Wise Buys: Portable Workbenches
Skil Xbench 3115
Max. table size (jaws open): 19-1/2×26"
Max. jaw opening: 6-3/4"
Table height: 31-7/8"
Weight: 27 lbs
Although I like the clamping speed of the quick-release rear jaw, this bench took some getting used to. Instead of spinning the handles repeatedly to open and close the table, the rear jaw slides up to the workpiece. Then you tighten the jaws with just a twist of the handles.
The long edges of the MDF jaws are clad in durable aluminum with an integral T-track. The plastic dogs have a screw mechanism that locks them into the T-track anywhere along its length--much more versatile than dog holes. Smaller T-track on the jaw's inside faces accept four plastic pads with notches for gripping round stock vertically or horizontally. Two metal arms rotate from under the front jaw to support a workpiece in the opening while you position and secure it.
The stand is lightweight, but sturdy, and easy to carry. It sets up and folds easily with just a tug or push on the benchtop.
--Tested by Jeff Mertz, Design Editor
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Max. table size (jaws open): 20-3/4×30-1/4"
Max. jaw opening: 4-3/8"
Table height: 30-1/4" to 41-1/4"
Weight: 40 lbs
Two unique features set this workbench apart: a tilting top (up to 70 degrees from horizontal) and adjustable height. Working at the raised table was much easier on my back. The height adjustment also made it useful as an outfeed support for several of my stationary tools.
A removable benchtop piece fills the space between the jaws creating a large, gap-free tabletop, but with slight ridges at the seams. With no on-board storage for the filler piece, I threw it on the floor between the legs when it wasn't in use. The shelf attached to the leg brace is useful for holding a few small hand tools.
The workbench folds easily, and its weight helps it stay put while planing or sanding a workpiece. A molded plastic handhold on the leg brace provides a comfortable grip for carrying the bench. My main concern is the long-term durability of the MDF top--during use, several places along the edges chipped.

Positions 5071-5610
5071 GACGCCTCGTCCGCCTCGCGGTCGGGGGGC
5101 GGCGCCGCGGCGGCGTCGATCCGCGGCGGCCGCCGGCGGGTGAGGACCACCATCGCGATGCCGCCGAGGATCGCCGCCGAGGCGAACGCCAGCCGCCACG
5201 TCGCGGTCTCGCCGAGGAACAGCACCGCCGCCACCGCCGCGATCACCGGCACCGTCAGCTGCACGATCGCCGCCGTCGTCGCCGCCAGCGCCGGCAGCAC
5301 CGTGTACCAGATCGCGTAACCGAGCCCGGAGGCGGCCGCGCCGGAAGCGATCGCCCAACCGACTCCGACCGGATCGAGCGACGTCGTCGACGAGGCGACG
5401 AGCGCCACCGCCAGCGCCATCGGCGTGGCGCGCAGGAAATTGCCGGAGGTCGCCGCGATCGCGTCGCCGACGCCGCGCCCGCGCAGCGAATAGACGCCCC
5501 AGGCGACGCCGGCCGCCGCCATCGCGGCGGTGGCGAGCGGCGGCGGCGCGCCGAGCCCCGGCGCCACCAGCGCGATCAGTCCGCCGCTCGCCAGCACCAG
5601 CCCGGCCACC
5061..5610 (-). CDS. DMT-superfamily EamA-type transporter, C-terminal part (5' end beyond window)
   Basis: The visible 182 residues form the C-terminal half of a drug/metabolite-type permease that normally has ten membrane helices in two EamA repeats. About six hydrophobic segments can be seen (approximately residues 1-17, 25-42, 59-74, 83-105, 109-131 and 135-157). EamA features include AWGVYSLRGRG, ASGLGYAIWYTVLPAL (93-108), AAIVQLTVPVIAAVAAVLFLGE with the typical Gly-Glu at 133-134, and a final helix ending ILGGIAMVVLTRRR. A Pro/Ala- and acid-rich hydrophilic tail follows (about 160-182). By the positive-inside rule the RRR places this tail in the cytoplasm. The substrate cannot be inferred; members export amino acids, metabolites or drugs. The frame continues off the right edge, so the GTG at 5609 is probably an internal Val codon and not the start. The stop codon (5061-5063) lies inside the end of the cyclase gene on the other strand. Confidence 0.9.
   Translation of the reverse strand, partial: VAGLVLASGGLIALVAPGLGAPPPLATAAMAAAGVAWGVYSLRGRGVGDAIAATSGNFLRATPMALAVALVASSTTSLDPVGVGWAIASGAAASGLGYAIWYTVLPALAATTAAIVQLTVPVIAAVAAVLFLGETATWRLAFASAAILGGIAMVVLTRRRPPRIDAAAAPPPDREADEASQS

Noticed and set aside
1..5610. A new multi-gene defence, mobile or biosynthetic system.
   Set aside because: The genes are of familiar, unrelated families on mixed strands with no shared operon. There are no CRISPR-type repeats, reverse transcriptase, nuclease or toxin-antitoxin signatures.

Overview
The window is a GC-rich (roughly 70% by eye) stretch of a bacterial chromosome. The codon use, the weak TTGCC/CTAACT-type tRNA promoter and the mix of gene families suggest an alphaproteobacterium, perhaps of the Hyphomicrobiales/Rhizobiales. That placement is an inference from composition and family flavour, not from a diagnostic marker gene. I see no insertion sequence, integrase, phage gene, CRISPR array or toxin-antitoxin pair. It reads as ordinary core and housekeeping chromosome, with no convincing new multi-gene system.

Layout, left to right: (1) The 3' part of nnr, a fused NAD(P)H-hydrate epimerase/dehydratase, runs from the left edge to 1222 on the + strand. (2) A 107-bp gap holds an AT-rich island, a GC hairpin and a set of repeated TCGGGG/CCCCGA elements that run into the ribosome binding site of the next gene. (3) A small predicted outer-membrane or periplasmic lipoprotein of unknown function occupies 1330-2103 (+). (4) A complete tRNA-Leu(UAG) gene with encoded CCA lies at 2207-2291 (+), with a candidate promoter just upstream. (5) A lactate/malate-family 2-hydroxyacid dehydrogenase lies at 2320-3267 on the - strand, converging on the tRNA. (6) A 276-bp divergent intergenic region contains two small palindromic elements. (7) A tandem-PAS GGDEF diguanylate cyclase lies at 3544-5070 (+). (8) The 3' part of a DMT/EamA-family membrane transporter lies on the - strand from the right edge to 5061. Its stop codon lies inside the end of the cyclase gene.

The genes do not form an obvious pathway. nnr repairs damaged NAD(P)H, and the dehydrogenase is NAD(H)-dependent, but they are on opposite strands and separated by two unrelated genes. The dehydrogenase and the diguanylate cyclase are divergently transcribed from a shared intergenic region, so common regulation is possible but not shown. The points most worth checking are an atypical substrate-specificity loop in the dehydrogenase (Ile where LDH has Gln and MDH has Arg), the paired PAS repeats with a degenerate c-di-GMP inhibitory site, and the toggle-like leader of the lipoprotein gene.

--Tested by Bob Wilson, Techniques Editor
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Black & Decker WM425
Max. table size (jaws open): 22×29"
Max. jaw opening: 8-5/8"
Table height: 24" or 31"
Weight: 31 lbs
The WM425 offers the widest jaw opening, the most table surface area--and a front jaw that pivots up 90 degrees to clamp items down to the rear jaw. The front jaw release-and-pivot mechanism feels a bit rickety, but it clamps items securely.
I'm not sold on the three-piece tabletop, though, with removable rear and center sections. To use the vertical clamping feature, you remove the center section and position the rear one in the second of three sets of keyhole slots. I spend a lot of time moving table parts.
A perforated plastic belt ties the handles together for one-handed operation. A mechanism behind each handle lets the belt slip so you can move just one end of the front jaw. But with no explanation of this in the manual, when I first tightened the jaws and the belt slipped, I thought something broke. Still, the WM425 does the basics well and its wide stance makes it a stable table.
--Tested by Kevin Boyle, Senior Design Editor
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Black & Decker
Rockwell Jawhorse RK9000
Max. table size (jaws open): 18-1/2×24"
Max. jaw opening: 4-3/4"
Table height: 35-1/4"
Weight: 58 lbs
Compared to other workbenches, this is a horse of a different color--and the price reflects it. About $175 buys the Jawhorse, a three-legged sawhorse with a foot-pedal-operated, 37"-capacity vise at one end. It's built to withstand life on a jobsite. An optional split-table worksurface ($50) attaches to the vise jaws. (Jawhorse offers additional accessories as well.) The foot pedal provides clamping power in spades and lets you hold a workpiece with both hands while tightening the jaws. Release the foot pedal and the jaws lock in place. Flip a front-mounted lever to unlock them.
The moderately sized bamboo table should prove more durable than an MDF surface and includes a hole to park the nose of your cordless drill. One gripe: The plastic dogs fit too tightly in the benchtop holes; I had to pry them out with a screwdriver. When the job finishes, the stand folds into a compact footprint with the legs locked below the upper beam. And while it's heavier than traditional portable workbenches, a roller at one end glides over smooth surfaces for easy transport.
--Tested by Doug Hicks, former shop teacher and woodworking magazine editor
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